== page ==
Choose Right Dog For Your Children For Home Life

Some dogs have a character much more suited to cohabitation with children. Breed alone is not enough to determine an animal’s ability to behave well with younger people. Children must also be prepared by their parents to live with the dog. Just as precautions are to be taken so that this great experience takes place in the best possible way.

Having a dog in the family can be beneficial for children in more ways than one . Being around such loyal, intelligent, and endearing animals helps them build their personality and acquire real principles of life : respect, friendship, sharing, among others.

Most children themselves express their desire to have a dog in the house. Tender, playful, and protective, they are first-rate companions for them. However, it should be remembered that adopting a dog for your child, among other things, must be a carefully considered act.

You have to take into account that having a dog can be a bit of a problem early in its education.

Teach your child to respect the dog

As much as the education of the dog, that of the children must also prevail when one envisages making them cohabit. It is essential to explain to your child that the dog is a living being in its own right and that he/she must therefore treat It as such. In other words, respect it. Usually, a child is able to understand this concept only from the age of 7 or 8.

Make him/her understand that the animal is not a toy, that it has feelings and needs. The dog can be happy, sad, jealous, confident, suspicious, terrified. It needs to love, to feel loved, to have reference points, to feed Itself, to be quiet, to sleep, to rest.

All of this must be developed with the child. Also, prepare him/her for the idea that they will one day have to take care of it.  Letting your child brush the dog, taking It for a walk, and giving It Its meals helps to empower the child and make him/her feel valued

Pay attention to hygiene

Children’s organisms are vulnerable to bacteria and microbes. The presence of a dog can cause some concern at the level of hygiene, you must pay particular attention to this aspect.

The dog must, of course, be potty trained from an early age. It will take several months to fully integrate it, which means that some accidents will occur in the meantime. Hence the importance of deworming the animal and explaining to children that it is not necessary to touch its droppings.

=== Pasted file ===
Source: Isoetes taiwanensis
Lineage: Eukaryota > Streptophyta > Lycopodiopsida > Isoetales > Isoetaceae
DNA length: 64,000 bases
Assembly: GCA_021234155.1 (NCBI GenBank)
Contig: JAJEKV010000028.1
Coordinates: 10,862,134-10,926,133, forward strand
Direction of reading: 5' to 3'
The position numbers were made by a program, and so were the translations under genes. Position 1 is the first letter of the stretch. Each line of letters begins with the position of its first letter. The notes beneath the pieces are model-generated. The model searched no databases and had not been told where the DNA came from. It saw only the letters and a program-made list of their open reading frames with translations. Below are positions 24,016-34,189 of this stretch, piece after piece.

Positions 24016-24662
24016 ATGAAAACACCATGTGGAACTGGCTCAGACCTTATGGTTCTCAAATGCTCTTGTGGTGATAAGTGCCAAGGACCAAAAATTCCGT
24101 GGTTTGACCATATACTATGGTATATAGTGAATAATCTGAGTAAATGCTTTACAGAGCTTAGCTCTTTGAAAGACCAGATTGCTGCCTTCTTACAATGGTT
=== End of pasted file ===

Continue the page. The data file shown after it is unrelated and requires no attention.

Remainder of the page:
Also, teach your little ones not to put their hand in their mouth after playing with the dog or with the objects it has touched. Try to keep the house clean at all times and to remove the dog’s hair as much as possible, as it is potentially dangerous for the health of the youngest.

Keep an eye on them

Despite an excellent education and a very good character, it can happen that a dog has an unexpected reaction in certain situations. The young child (between 2 and 6 years old) can, for example, pull on its tail or step on its paw, causing in the animal a brief outburst of anger, but which can have unfortunate consequences.

Stay alert and remind your child to be careful not to rush the dog. Also, avoid leaving them alone, especially if your child is young.

Some breeds are known for their kindness towards children

The breed does not by itself determine the behavior of the dog towards children, we must also stop thinking that small dogs are less dangerous than large dogs. On the contrary, small breeds more often resort to violence. However, some varieties have traits that make them more apt to mix with them.

misconception to ban: a small dog is less dangerous than a large dog.


Small dogs include the Cavalier King CharlesPugFrench Bulldog, and Coton de Tulear. These little balls of vitality and intelligence are great companions for children.

For medium-sized breeds such as BoxerLabrador RetrieverGolden RetrieverAustralian ShepherdCollie, and Brittany Spaniel, all of which are very kind.

As for their large congeners, including the Leonberger, the Newfoundland, the Bernese Mountain Dog, the Cane Corso, and the Saint-Bernard, they combine patience and the ability to bring a sense of security to their little ones.


  • Amanda Wheatley

    Passionate about animals, Amanda draws her expertise from her training as an educator, pet behaviorist as well as her extensive experience with animal owners. A specialist in dog and cat behavior, Amanda continues to learn about our four-legged companions by studying veterinary reference books but also university research sites (UCD, Utrecht, Cambridge, Cornell, etc..) Why Trust ShelterAPet? At ShelterAPet, our collective is composed of writers, veterinarians, and seasoned animal trainers with a deep passion for pets. Our team of esteemed professionals delves into extensive research to deliver trustworthy insights on a broad spectrum of pet-related subjects. We anchor our evaluations on direct customer experiences, meticulous testing, and comprehensive scrutiny. Our commitment is to uphold transparency and integrity for our cherished community of pet aficionados and prospective pet parents.

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